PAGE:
Take 5 for safety
Each task on Kenny Construction Co.’s to-do list, regardless of its size, begins each day with a “Take 5 for Safety” meeting. The schedule and scope of work anticipated for the day is carefully outlined, and hazards inherent to these activities are itemized and discussed.
The meetings are one way that Kenny Construction showed it was a winner when it came to safety. The American Road & Transportation Builders Association, together with CNA, recognized their efforts with the ARTBA-CNA Contractor Safety Award, which honors those with strong safety programs.
Kenny Construction was the top winner of the award, which was developed to promote the concept that worker safety and health is a core value of the transportation design and construction industry.
Through a PowerPoint presentation, finalists explained their safety programs based on seven key criteria: management commitment, employee participation, incident investigation, audit procedures, safety planning, management review/implementation and risk assessment.
Kenny Construction, a family-owned general contractor founded in 1927, proved itself to be the best of the best. Kenny’s daily jobsite exposures include energized power transmission and distribution work to 765 KV; tunnels and shafts to depths of 350 ft; high-rise, residential construction to heights of 400 ft; and road, bridge and infrastructure construction in both rural and urban areas throughout the U.S., Canada and Puerto Rico.
“Kenny Construction faces complex and highly hazardous risks every day, and we continue to lead the industry with our safety results and new benchmarks of success,” Kenny said in its PowerPoint presentation. “Kenny’s effect on our enrolled subcontractors has empowered them to surpass all previous benchmarks of safety, while positively impacting the entire construction industry. More than 200 subcontractors, such as electrical, carpentry, masonry, HVAC and steel erectors, are included.”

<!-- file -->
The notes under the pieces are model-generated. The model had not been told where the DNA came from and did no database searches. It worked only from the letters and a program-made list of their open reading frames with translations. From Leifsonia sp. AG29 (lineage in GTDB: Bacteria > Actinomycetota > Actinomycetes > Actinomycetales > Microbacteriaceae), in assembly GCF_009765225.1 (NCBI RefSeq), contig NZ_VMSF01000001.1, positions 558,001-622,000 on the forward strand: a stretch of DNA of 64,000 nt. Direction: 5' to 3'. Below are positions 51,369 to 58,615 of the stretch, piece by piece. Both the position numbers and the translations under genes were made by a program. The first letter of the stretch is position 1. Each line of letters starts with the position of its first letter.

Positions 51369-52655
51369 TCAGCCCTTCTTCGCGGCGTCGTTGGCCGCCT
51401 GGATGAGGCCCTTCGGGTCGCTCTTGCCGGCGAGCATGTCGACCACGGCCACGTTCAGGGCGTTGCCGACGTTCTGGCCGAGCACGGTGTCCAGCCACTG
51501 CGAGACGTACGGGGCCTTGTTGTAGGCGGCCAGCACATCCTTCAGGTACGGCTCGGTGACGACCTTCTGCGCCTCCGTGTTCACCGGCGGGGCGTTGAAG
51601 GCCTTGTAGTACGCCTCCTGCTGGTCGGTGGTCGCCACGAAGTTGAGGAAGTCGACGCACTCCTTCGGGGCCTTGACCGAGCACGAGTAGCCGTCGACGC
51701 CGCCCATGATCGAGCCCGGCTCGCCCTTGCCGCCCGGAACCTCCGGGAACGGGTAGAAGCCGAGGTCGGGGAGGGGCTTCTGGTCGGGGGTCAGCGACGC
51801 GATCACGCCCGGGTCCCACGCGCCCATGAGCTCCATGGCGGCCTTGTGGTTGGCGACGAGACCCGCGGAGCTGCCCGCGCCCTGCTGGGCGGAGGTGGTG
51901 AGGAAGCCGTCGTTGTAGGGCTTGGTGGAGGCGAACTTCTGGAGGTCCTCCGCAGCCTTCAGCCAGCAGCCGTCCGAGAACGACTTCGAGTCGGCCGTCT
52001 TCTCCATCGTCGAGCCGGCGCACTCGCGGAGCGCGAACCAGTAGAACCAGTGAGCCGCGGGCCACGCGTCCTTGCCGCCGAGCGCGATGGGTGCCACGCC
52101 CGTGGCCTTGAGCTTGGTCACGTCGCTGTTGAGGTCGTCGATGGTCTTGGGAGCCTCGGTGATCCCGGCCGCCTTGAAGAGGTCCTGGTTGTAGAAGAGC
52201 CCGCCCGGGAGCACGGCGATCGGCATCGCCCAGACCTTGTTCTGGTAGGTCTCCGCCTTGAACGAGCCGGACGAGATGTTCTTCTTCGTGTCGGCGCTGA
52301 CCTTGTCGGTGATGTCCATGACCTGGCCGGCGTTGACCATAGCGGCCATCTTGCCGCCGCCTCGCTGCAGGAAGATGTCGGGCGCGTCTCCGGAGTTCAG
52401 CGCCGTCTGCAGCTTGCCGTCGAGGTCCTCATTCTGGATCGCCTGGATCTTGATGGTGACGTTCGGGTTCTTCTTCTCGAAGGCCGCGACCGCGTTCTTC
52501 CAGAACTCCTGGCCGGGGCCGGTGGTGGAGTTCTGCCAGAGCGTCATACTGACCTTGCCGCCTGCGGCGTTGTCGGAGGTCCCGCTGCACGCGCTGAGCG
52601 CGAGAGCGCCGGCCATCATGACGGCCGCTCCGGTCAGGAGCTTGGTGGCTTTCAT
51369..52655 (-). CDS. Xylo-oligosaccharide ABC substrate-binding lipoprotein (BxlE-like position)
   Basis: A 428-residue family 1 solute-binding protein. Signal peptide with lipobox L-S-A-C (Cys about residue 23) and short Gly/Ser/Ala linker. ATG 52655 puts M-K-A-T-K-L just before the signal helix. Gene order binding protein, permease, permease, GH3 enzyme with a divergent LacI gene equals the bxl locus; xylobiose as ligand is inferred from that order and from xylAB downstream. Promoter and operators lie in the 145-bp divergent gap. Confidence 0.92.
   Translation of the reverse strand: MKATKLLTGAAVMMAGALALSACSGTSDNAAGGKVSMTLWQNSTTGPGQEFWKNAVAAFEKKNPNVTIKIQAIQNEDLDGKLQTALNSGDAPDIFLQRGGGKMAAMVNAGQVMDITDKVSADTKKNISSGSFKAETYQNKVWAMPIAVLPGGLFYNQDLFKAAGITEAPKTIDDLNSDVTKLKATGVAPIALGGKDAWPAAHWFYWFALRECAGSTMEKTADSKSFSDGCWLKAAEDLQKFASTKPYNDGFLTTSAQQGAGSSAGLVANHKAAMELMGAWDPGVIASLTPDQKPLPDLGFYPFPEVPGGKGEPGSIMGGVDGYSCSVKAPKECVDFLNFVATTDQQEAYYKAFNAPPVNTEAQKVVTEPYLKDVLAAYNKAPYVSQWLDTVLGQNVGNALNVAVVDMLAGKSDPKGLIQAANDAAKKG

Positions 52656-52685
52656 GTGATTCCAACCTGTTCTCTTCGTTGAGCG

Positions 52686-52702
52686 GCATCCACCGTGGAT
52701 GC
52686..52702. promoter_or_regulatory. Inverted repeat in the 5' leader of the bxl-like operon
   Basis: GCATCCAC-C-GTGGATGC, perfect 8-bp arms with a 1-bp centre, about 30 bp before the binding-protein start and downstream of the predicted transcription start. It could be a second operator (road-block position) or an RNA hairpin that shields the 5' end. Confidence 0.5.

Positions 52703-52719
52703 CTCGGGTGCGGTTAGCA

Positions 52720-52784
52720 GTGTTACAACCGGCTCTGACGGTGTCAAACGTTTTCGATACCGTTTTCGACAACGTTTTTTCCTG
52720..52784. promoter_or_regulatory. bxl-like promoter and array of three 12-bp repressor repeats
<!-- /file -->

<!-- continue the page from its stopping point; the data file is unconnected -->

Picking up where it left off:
Kenny Construction Vice President of Safety Dan Zarletti believes two key factors contributed to their achievement: one, total buy-in—senior management dedicating time and resources to a corporate-wide cause, so everyone in the company is aware of what is happening; and two—dedicated, qualified personnel.
“There are many contractors that have safety personnel, but they’re not necessarily dedicated to safety. They do other things,” Zarletti told Roads & Bridges. “In this case, these people are safety professionals assigned full-time to administration of safety culture—they have no outside responsibilities.”
In 1997, Kenny Construction’s Corporate Safety Program received an “extreme makeover.” First, employees made an assessment as to having the right controls in place to achieve their goal of performing all work incident-free. Every aspect of the program was renewed, including a complete revision of the corporate safety manual, job descriptions and measures for personal accountability. They emphasized interactive participation at all operational levels in the development of job hazard analyses and regulatory compliance control and enforced the Take 5 meetings.
Since that time, Kenny has reduced its incident rate by 90% and its lost-time incident rate by 95% while increasing its self-performed man-hours by 300%.
“This is the direct result of the relentless pursuit of perfection while maintaining nearly supernatural patience through the pangs of radical change,” Zarletti said. “This is an ongoing, day-to-day, 24-hour effort—not for the lighthearted. People don’t take well to change, but if the way they’ve been doing something is unsafe, change or leave. We have zero tolerance—everyone has to actively participate in the change.”
Part of the revamped safety protocol includes drug tests and safety orientation for every employee and subcontractor employee.